It's such an odd thing to do that I never tried it. I also have no idea what the logic behind it is. But if any of you give it a shot one day, let me know if it works or not, I'm curious.

bluedolphin
Post 6

@literally45-- It sounds like a bruise. Usually a bruise starts out looking purple and then over the course of days (sometimes weeks), the bruise changes colors and can look brown or yellow as it gets close to healing.

I'm guessing that you hit your arm and bruised it but didn't notice it until yesterday. I do that a lot, my nickname is "dancer with bruised knees." But I usually don't notice my bruises until I see the discoloration of my skin. And yes, it usually doesn't hurt unless you touch it.

Don't worry about it, your bruise has almost healed. Give it a few more days and it should go back to your normal skin color.

literally45
Post 5

Yesterday, I noticed this yellowish-brownish area on my arm that hurts when I touch it.

Is this a bruise?

Why is it yellow?

OeKc05
Post 4

@Oceana – I don't think that anyone has yet discovered how to heal a bruised knee, but there are a couple of things that you can do to speed up the process. I have a couple of large dogs that are very playful, and they often bruise my legs and knees, because they don't know their own strength. So, I have some experience in the bruise department.

Vitamin E cream can help bruises fade faster. It's usually marketed as a treatment for bruises.

One thing that I always do right after being injured is put a bag of ice on my knee. I sit down for about fifteen minutes with ice wrapped either in a towel or in a freezer bag, and I hold it on the area. I know this won't help you right now, but if you get injured in the future, remember that.

Oceana
Post 3

I am going on vacation to the beach in a couple of weeks, and I have some unsightly bruises on my knee. I have no clue what to do for a bruised knee, but I would love to make the discoloration fade quickly.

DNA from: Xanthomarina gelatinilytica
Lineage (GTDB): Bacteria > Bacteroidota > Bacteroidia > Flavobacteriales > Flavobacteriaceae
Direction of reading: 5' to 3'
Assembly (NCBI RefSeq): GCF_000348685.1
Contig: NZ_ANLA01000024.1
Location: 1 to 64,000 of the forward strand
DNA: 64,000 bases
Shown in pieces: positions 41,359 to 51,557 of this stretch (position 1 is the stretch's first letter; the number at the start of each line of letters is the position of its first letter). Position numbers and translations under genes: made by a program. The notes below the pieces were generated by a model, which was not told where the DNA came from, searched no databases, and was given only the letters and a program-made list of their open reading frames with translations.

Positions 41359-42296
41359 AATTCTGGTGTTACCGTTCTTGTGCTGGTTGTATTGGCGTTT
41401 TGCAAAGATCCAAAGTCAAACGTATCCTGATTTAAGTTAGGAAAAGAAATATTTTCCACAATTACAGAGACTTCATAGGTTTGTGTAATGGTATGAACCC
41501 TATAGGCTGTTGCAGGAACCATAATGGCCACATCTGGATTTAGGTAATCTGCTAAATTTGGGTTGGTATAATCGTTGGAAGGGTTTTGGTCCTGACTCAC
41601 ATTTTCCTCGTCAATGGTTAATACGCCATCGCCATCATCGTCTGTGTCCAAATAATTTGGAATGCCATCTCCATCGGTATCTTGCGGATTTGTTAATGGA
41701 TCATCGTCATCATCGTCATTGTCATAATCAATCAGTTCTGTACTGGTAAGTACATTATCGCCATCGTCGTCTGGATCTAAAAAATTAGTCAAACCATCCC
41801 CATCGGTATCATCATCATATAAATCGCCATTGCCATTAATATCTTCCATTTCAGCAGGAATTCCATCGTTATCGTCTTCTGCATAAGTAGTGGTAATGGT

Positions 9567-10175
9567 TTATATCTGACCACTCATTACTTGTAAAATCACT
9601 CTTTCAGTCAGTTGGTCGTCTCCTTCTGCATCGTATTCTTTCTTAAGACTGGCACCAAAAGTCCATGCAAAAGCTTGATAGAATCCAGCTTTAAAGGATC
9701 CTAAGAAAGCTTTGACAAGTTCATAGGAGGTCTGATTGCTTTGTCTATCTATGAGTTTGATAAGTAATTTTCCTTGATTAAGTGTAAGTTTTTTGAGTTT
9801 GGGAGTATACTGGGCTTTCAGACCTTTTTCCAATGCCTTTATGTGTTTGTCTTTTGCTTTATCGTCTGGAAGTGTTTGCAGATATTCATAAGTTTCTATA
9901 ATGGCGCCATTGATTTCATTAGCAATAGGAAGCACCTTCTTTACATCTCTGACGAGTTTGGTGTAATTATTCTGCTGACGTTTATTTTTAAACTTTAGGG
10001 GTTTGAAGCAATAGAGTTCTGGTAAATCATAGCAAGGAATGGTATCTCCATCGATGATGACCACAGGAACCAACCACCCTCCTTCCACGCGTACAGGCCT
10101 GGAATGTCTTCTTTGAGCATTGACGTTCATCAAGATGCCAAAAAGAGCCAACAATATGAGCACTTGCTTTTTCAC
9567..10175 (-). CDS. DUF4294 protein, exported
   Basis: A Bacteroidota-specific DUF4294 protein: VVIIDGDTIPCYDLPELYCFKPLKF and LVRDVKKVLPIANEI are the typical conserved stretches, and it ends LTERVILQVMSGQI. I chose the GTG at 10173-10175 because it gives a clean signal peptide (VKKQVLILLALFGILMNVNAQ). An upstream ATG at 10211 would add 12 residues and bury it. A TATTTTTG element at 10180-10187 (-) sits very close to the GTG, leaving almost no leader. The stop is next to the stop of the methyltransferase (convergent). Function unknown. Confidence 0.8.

It will be hot where I am going, and I plan on wearing shorts, dresses, and swimsuits. I don't want my bruise to be so glaringly obvious.

shell4life
Post 2

I had a badly bruised knee after my car accident. I had been sitting in the back seat when we hit another car, and my knee had rammed into the back of the driver's seat hard.

I tried to step out of the vehicle, but I fell to the ground in pain. I got to ride in the ambulance to the hospital, and they wouldn't let me try to sit up.

X-rays determined that nothing was broken, but I had bruised the bone. It took me months to heal, and even then, I had trouble placing all of my weight on that leg. The bruise took about six months to disappear entirely.

Kristee
Post 1

I used to get a bruised knee from a fall about once every week when I was learning to roller skate. I don't know why I never thought about getting some knee pads for protection!

The bruise would hurt for a short while, but despite the pain, I would get back up and start to skate again. I loved it so much, and children are very resilient!

I do remember getting a couple of bad knee bruises from ramming into the guard rails. After those, I had to sit down for about half an hour to recover.